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The application of sales tax imposed by S.C. Code Ann. § 12-36-920(A) to "every person engaged in the business of furnishing accommodations" reveals that the legislature intended to levy the tax not merely on those physically providing sleeping accommodations, but on those entities who were accepting money in exchange for supplying hotel rooms. Additionally, § 12-36-920(C) specifically dispels the notion that the tax is imposed only on those entities physically providing the sleeping accommodations. Section 12-36-920(C) establishes that the tax is also assessed against real estate agents, brokers, corporations, and listing services.
Travelscape is an online travel company offering hotel reservations at locations across the country through the website Expedia.com ("Expedia"). Although Travelscape neither owns nor operates hotels, it enters into contracts with hotels whereby the hotels agree to accept a discounted rate from those offered to the general public ("net rate") for reservations made on Expedia. Travelscape then adds a facilitation fee, service fee, and tax recovery charge to the net rate of the room. The facilitation and service fees are retained by Travelscape as compensation for its role in the transaction.If a customer books a hotel reservation on Expedia, Travelscape charges the customer's credit card for the transaction. Unless the customer purchases additional guests services while staying at the hotel (i.e. room service, movie rentals, or valet parking), the customer pays no money to the hotel for her stay. After the customer checks out of the hotel, the hotel invoices Travelscape for the net room rate as well as sales tax owed by the hotel. Travelscape then remits the net room rate and tax recovery charge to the hotel. Travelscape retains the facilitation and service fees and does not pay sales tax on these fees. The Department of Revenue ("Department") conducted an audit of Travelscape's records for the period of July 1, 2001 through June 30, 2006. The Department determined Travelscape was required to pay a sales tax of seven percent on the gross proceeds received from furnishing hotel accommodations in South Carolina. Thereafter, the Department issued Travelscape an assessment and penalty in the amount of $6,376,454.71. Travelscape filed a timely request for a contested case hearing before the ALC in accordance with section 12-60-460 of the South Carolina Code (Supp. 2009). The ALC issued a final order, finding Travelscape was required to pay the tax but not required to pay the penalties imposed by the Department.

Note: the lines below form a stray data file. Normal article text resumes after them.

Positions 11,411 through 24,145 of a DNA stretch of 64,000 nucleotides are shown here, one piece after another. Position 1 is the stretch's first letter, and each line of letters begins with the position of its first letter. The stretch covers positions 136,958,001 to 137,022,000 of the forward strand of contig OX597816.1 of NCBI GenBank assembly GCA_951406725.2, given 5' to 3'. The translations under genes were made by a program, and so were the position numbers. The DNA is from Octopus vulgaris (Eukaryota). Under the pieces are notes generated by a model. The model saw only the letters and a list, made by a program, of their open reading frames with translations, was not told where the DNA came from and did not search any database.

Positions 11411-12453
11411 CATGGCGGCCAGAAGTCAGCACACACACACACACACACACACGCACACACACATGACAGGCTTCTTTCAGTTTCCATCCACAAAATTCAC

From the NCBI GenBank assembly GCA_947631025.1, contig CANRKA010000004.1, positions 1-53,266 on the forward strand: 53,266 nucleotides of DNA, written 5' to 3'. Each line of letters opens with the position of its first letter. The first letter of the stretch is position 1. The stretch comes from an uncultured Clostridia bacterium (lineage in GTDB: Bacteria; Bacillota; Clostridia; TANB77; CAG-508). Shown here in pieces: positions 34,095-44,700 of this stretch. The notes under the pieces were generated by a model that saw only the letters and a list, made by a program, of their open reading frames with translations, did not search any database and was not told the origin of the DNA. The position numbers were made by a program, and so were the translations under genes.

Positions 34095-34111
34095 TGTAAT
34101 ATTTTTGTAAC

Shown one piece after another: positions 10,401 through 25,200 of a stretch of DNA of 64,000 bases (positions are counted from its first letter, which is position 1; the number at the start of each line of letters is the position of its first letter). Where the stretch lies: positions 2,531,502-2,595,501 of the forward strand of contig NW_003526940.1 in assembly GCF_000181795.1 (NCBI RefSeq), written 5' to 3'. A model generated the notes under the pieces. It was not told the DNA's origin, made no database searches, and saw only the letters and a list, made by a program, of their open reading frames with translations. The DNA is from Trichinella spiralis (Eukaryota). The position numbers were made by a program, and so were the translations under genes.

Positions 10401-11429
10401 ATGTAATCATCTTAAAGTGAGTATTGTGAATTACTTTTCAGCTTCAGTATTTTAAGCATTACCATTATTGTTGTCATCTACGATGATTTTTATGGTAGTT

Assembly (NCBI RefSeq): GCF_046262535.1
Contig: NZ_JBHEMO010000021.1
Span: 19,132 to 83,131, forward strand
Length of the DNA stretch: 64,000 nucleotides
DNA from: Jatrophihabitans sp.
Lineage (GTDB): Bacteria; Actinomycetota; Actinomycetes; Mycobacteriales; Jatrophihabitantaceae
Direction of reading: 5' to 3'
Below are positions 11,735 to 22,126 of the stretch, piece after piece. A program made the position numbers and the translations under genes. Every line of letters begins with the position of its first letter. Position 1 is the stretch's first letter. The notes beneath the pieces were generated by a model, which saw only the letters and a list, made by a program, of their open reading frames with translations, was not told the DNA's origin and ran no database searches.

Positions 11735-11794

Is Travelscape liable for payment of the Accommodations Tax under S.C. Code Ann. Sec. 12-36-920(E)?
Travelscape was correct in pointing out that "furnish" as used in subsection (A) invokes the connotation of physically providing sleeping accommodations to customers. Indeed, the American Heritage Dictionary defines "furnish" as "[t]o equip with what is needed" and to "supply" or "give." Relying on Powerex, Travelscape argued the term "furnish" as used in subsection (E) should be read consonant with its use in subsection (A). The Court agreed. As used in subsection (E), "furnish" did mean to physically provide sleeping accommodations. However, Travelscape's argument ignored the antecedent language in (E) that it applied to all persons "engaged . . . in the business of" furnishing accommodations. "Business" includes "all activities, with the object of gain, profit, benefit, or advantage, either direct or indirect." S.C. Code Ann. § 12-36-20 (2000). Accordingly, the context of "furnish" as it appeared in subsection (E) demonstrated that it encompassed the activities of entities such as Travelscape who, whether directly or indirectly, provide hotel reservations to transients for consideration. The Court did not read the term "furnish" differently in subsection (E) than it did in (A). Instead, subsection (E) was interpreted in such a manner as to give effect to all the language contained therein—particularly that the entity be "engaged . . . in the business of" furnishing accommodations—rather than focusing on the term "furnish" in isolation. While Travelscape does not physically provide accommodations, it was in the business of doing so.